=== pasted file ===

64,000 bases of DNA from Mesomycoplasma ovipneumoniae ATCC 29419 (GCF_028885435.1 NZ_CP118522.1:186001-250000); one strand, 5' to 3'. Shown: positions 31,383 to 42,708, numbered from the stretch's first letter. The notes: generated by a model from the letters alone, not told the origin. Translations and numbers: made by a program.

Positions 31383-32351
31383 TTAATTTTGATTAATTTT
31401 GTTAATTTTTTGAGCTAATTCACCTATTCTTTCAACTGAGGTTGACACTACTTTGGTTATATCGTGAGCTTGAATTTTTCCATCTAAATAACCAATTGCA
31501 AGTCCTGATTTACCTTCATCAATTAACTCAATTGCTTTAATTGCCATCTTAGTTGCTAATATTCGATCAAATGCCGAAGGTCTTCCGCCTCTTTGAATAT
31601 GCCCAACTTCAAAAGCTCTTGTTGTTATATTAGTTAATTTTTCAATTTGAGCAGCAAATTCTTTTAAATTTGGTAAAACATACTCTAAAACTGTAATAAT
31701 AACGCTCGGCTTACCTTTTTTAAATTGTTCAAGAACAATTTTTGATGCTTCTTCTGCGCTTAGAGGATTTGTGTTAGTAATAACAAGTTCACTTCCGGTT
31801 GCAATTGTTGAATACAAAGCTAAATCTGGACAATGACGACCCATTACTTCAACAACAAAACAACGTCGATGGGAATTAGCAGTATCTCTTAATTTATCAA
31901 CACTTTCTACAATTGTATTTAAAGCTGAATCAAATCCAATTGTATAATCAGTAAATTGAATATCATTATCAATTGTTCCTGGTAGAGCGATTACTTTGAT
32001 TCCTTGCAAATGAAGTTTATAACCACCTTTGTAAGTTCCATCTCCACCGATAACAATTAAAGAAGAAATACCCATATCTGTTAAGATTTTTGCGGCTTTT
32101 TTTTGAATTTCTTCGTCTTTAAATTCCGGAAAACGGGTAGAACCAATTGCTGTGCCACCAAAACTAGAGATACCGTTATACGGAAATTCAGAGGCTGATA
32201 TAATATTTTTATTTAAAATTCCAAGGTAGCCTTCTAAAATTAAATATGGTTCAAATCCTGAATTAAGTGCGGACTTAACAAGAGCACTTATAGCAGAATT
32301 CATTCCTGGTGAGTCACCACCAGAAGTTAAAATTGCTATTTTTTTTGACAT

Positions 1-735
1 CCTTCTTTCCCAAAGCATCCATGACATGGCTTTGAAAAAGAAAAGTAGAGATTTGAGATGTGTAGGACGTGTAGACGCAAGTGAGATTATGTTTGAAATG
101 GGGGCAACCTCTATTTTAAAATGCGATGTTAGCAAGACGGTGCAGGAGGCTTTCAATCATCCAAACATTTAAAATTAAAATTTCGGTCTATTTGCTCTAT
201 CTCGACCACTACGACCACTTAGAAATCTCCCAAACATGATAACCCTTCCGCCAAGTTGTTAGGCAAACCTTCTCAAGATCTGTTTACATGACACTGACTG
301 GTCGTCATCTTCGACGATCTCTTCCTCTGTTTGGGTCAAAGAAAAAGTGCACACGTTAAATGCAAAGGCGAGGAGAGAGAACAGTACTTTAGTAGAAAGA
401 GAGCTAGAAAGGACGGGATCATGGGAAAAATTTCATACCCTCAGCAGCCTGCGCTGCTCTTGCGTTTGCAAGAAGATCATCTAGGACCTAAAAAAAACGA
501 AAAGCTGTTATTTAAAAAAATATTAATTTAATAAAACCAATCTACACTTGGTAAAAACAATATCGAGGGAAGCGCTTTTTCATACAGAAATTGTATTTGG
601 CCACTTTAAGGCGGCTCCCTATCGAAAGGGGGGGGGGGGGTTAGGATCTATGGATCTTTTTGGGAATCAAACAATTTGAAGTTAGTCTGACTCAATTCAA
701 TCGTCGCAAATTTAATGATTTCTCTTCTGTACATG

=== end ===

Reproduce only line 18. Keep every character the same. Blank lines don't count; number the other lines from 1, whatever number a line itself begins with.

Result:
301 GTCGTCATCTTCGACGATCTCTTCCTCTGTTTGGGTCAAAGAAAAAGTGCACACGTTAAATGCAAAGGCGAGGAGAGAGAACAGTACTTTAGTAGAAAGA